Leveson’s recommendations for a new, statutory supported regulatory system have not yet been fully implemented and are an ongoing source of intense controversy and debate. The main self-regulatory body the Press Complaints Commission was disbanded in 2014 and was replaced by the Independent Press Standards Organisation (IPSO). Two bodies now undertake the challenge of voluntary press regulation: The Independent Press Standards Organisation (IPSO), representing the bulk of the mainstream newspapers and magazines; and newly created body, IMPRESS: The Independent Monitor for the Press (IMPRESS), which at present regulates smaller community-based outlets and new actors within the digital spectrum.
It remains unclear whether the current government will go ahead with the second part of the inquiry, Leveson 2, which is to investigate corporate malpractice and the relationship between the media and the police. The government has also declined to enact another of Leveson’s recommendations - section 40 of the Crime and Courts Act 2013. If enacted newspapers would be required to cover the legal costs of a claimant in a libel case unless they were a member of a Leveson-compliant regulator and offered low-cost arbitration. IPSO has stated that it will not comply with the Leveson recommendations, whilst in September 2016 IMPRESS gained official recognition as a Leveson-compliant regulator. However, many national newspapers refuse to join IMPRESS claiming that, despite the independent status of the Press Recognition Panel which appointed it, it is a threat to press freedom. The Guardian and the Financial Times have declined to join either of the regulators and are regulating themselves. Meanwhile, as the rise of digital news media progresses, the need for accountability instruments which are fit for the online environment is evident.
Other accountability measures take place in cross party parliamentary and House of Lords select committees which regularly investigate media related concerns. Such committees invite academics, experts, and the public to submit evidence for consideration. In recent years, these have included inquiries into Fake News, the privatisation of Channel 4, and pay at the BBC.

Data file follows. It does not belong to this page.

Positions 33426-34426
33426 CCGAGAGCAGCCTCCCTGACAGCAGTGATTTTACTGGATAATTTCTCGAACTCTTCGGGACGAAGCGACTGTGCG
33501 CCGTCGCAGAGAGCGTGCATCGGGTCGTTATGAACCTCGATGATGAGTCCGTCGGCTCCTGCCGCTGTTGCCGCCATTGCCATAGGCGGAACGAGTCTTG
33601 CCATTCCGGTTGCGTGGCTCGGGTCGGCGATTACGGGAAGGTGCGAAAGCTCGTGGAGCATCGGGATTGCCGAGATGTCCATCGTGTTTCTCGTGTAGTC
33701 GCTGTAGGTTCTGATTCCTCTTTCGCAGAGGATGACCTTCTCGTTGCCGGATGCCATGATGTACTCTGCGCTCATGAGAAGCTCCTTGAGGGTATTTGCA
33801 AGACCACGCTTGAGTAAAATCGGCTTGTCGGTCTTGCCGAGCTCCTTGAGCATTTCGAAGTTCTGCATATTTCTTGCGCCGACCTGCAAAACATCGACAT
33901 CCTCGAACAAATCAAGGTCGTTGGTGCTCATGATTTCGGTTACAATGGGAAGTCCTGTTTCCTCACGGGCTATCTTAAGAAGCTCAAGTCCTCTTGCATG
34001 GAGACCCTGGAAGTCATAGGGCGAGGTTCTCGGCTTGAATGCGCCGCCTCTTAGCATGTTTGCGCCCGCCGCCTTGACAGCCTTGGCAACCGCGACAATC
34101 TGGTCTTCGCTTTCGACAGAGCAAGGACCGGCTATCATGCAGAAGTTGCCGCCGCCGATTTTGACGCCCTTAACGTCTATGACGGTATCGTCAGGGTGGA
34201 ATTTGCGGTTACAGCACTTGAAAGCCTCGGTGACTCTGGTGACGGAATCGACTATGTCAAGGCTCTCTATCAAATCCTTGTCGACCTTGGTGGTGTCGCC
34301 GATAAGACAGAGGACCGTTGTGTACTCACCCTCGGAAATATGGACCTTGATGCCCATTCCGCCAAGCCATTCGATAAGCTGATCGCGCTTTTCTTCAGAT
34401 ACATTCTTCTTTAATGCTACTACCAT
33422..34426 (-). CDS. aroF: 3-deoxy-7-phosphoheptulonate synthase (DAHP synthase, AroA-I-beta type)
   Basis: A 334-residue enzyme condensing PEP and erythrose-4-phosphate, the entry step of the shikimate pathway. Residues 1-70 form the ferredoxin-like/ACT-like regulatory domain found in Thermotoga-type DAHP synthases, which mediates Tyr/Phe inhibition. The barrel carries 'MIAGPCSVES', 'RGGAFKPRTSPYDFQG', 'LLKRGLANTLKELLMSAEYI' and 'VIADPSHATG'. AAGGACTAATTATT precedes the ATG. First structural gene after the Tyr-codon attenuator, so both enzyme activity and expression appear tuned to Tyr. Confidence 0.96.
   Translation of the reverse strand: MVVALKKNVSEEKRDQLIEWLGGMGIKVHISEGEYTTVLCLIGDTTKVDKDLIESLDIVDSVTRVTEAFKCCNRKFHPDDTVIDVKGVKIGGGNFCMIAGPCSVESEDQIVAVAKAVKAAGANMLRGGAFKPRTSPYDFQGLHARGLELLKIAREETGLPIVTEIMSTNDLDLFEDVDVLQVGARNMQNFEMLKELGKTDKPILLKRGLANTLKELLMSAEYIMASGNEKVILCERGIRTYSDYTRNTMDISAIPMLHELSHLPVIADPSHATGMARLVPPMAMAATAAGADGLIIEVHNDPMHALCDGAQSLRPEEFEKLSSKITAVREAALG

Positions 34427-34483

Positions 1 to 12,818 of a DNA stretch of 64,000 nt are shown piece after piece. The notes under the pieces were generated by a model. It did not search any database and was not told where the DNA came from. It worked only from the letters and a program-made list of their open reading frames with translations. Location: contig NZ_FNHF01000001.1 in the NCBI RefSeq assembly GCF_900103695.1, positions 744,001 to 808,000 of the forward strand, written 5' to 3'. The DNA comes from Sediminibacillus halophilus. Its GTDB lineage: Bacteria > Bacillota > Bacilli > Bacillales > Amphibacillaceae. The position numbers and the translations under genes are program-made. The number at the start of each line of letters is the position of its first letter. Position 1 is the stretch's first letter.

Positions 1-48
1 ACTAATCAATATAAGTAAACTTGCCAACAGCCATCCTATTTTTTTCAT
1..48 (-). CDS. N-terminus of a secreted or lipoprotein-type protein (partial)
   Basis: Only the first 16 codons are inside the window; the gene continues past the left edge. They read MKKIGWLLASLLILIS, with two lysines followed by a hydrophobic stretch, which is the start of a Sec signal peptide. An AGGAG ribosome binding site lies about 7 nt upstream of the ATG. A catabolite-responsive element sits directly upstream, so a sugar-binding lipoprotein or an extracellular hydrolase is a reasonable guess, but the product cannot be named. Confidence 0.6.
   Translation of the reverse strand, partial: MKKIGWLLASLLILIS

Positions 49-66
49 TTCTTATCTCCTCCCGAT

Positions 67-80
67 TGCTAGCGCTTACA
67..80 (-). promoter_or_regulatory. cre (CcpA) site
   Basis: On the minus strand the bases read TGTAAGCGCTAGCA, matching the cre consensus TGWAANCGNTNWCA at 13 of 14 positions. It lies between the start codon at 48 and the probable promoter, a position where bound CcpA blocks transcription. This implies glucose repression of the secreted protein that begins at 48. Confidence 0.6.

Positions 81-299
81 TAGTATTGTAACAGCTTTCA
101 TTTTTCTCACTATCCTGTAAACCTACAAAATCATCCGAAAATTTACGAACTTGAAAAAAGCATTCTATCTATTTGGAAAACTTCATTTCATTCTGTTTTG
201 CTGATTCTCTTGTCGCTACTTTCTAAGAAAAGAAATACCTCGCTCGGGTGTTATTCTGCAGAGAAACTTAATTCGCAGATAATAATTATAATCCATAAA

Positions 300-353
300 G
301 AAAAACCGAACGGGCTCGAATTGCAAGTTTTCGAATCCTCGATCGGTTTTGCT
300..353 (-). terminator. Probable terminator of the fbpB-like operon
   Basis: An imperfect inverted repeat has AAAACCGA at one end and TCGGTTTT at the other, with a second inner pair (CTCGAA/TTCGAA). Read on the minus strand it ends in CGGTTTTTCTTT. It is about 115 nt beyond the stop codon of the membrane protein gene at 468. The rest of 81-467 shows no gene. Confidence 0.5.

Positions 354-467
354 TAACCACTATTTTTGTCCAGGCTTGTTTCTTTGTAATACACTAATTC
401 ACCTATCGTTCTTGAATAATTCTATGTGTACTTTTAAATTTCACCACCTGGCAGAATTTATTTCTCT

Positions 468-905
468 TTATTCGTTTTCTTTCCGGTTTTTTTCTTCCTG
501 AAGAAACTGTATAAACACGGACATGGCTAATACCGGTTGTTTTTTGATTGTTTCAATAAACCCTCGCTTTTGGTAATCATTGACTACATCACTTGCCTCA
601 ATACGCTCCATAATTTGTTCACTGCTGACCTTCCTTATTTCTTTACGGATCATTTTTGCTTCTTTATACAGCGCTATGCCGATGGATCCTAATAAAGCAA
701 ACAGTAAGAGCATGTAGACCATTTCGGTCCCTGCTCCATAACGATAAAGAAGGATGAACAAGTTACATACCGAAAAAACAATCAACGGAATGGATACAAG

Informal accountability activities take place through a range of campaign groups. The UK has a developed a strong civil society sector which campaigns to hold the media to account and to highlight the ethical responsibilities of journalism on behalf of the public. Many have charitable status and are set up by concerned journalists, media lawyers, academics and members of the public. One of the first was the Campaign for Press and Broadcasting Freedom formed in 1979 as an independent voice for media reform and to promote a diverse, democratic and accountable media. Others include the Media Standards Trust; MediaWise (ethics); Campaign for Freedom of Information; the Media Reform Coalition; and Hacked Off. As digital media develops, freedom of speech online has become a contentious issue. The Open Rights Group is a digital campaigning organisation which campaigns to protect the rights to privacy and free speech online. NGOs formed to protect the rights of marginalised groups such as Tell Mama and The Runnymede Trust also scrutinise journalism.